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HomeNewsUnresolved Land Rights Hamper Zim Women’s Farming Potential

Unresolved Land Rights Hamper Zim Women’s Farming Potential

For twenty years Memory Chirasauta (44) has been enjoying farming with the help of her husband Tawanda until 2020 when her husband succumbed to the COVID-19 pandemic leaving her with a burden of doing the agricultural activities with the help of her children.

Tawanda’s death brought significant changes to Chirasauta’s life, problems started to mount with the deceased’s brothers taking control of the farming activities and dictating everything that Memory does.

“My husband’s death brought a lot of challenges with it, we had carried our farming projects as a family. Little did I know that there are vultures waiting to pounce on our success. Problems started when some family members who are still entrenched into the oppressive cultural times told me that they are now managing the farming activities.

“At first I thought they wanted to assist in the procurement of inputs and other issues relating to the farm alas they wanted to take all the projects because I am a woman. I resisted the move but their argument was I don’t own anything because of gender. The farm is registered in my husband’s name and we were customarily married,” Chirasauta said

Like many Zimbabwean women, Chirasauta has no ownership rights to the farm despite decades of working on the land. They face resistance from to their rights to own land chiefly from family members.

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Female farmer, Theresa Sibanda of lower Gweru says women play a significant role that needs to be interrogated at all levels.

“The issue of land ownership is important and needs a critical analysis from all spheres be it politically or economically. Policy makers should understand that because women perform most of the labour on farmlands, they often appear to have a deeper relationship with the land than men. We need to be considered in these decisions,” said Sibanda

Social commentator, Owen Dhliwayo says due to weak land tenure women are unduly impacted by climate change and it affects issues relating to food security.


“Women are excessively impacted by climate change, climate shocks are exacerbated by weak land tenure. Land rights are important as they create a foundation from which women adapt to the impacts of climate change. The foundation reinforces issues around food security, economic resilience and it also provides stability. Land rights in the context of climate change lessen the impacts of climate change, including gender-based violence, increased food insecurity and the displacement of people, that are gender specific,” said Dhliwayo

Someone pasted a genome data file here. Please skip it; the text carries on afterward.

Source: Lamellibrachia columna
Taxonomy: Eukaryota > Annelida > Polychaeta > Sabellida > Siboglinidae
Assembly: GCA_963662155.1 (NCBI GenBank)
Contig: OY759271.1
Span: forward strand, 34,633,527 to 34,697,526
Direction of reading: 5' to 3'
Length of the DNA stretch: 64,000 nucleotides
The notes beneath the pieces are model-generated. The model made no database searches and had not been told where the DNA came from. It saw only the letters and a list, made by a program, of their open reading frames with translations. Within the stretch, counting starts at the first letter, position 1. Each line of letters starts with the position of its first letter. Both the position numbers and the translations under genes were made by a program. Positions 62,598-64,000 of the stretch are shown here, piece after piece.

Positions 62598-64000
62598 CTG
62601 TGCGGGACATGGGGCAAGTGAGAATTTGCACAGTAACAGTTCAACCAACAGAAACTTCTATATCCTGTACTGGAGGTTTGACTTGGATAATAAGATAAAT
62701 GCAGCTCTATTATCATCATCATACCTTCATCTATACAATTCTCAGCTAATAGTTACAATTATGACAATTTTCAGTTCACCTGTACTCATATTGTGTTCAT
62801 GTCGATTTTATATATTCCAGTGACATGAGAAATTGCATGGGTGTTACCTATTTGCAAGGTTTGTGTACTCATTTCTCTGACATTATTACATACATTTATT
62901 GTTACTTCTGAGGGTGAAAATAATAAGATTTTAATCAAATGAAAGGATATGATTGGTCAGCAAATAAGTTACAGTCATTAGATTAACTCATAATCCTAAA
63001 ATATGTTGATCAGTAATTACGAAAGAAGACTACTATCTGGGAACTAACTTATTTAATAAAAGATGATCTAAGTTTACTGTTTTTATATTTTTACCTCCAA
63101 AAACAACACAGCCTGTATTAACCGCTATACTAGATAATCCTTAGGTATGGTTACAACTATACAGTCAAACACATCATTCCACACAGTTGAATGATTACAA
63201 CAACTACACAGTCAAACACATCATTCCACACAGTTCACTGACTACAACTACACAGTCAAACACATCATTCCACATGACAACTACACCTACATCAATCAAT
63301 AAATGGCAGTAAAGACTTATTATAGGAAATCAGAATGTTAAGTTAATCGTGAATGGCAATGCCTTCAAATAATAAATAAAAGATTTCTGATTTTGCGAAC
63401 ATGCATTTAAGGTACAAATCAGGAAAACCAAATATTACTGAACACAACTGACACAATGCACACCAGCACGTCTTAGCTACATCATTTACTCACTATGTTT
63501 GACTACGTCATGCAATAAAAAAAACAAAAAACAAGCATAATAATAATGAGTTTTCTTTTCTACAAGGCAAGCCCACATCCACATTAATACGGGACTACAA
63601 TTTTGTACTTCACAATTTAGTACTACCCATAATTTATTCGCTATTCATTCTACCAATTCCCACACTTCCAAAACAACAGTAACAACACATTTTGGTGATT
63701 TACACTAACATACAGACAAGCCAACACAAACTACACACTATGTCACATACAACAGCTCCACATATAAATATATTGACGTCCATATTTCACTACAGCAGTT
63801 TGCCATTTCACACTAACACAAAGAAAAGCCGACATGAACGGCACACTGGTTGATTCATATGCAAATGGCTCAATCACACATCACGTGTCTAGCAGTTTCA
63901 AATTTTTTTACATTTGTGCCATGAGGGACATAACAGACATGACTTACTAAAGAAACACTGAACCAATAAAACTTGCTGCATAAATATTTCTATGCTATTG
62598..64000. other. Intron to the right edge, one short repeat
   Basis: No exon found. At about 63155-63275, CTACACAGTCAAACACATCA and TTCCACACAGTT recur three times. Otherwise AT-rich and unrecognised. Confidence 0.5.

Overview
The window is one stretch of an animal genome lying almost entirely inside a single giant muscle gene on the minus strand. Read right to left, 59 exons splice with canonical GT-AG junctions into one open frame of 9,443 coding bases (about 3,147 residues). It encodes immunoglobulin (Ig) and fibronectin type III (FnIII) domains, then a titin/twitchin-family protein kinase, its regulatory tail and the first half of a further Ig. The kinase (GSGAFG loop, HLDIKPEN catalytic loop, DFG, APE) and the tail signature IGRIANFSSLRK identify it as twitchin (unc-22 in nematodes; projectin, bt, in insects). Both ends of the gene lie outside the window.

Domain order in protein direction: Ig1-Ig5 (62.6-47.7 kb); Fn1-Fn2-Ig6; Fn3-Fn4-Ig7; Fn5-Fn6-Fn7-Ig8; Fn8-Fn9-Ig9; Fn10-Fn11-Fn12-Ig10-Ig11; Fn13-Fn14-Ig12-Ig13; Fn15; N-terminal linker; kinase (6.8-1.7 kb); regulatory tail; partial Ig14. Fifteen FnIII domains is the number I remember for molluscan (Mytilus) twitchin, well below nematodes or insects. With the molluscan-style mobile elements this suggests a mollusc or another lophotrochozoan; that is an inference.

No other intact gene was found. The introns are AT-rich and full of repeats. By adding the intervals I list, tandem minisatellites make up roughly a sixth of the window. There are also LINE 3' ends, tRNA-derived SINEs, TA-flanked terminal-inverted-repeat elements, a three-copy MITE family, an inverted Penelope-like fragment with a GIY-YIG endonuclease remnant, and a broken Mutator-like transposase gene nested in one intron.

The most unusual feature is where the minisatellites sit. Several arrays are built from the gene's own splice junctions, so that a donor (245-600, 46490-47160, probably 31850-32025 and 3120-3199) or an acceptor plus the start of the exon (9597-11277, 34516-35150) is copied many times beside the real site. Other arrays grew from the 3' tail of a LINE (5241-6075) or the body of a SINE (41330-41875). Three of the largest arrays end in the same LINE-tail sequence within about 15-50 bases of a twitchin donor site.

Taurai Muchadenyika, a legal practitioner said the constitution provides for equality in relation to the holding of all forms of property.

“The supreme law says everyone in any part of the country has the right to procure, hold and dispose of all forms of property, either individually or in association with others irrespective of their sex, gender or marital status. The country has also ratified international and regional conventions that seek to promote women’s rights,” said Muchadenyika

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Patriarchal beliefs have disenfranchised women from owning land thereby reducing their access to resources and this in turn has a negative impact on environment and sustainable development.

According to the Ministry of  Gender and Women Affairs Ministry has around nine million women out of a total population of 14 million and over 70% of them are living in poverty.

These women are the agents of change in communities and they are usually the first ones to accept conservation programmes, but due to their lack of ownership of land, this deters their participation in things like availing land for demonstration of conservation agriculture.

Secure land tenure gives women the incentive to carry out long term mitigation and adaptation activities, for example, irrigation infrastructure while broadening their asset base which means they will be less vulnerable to climate change.

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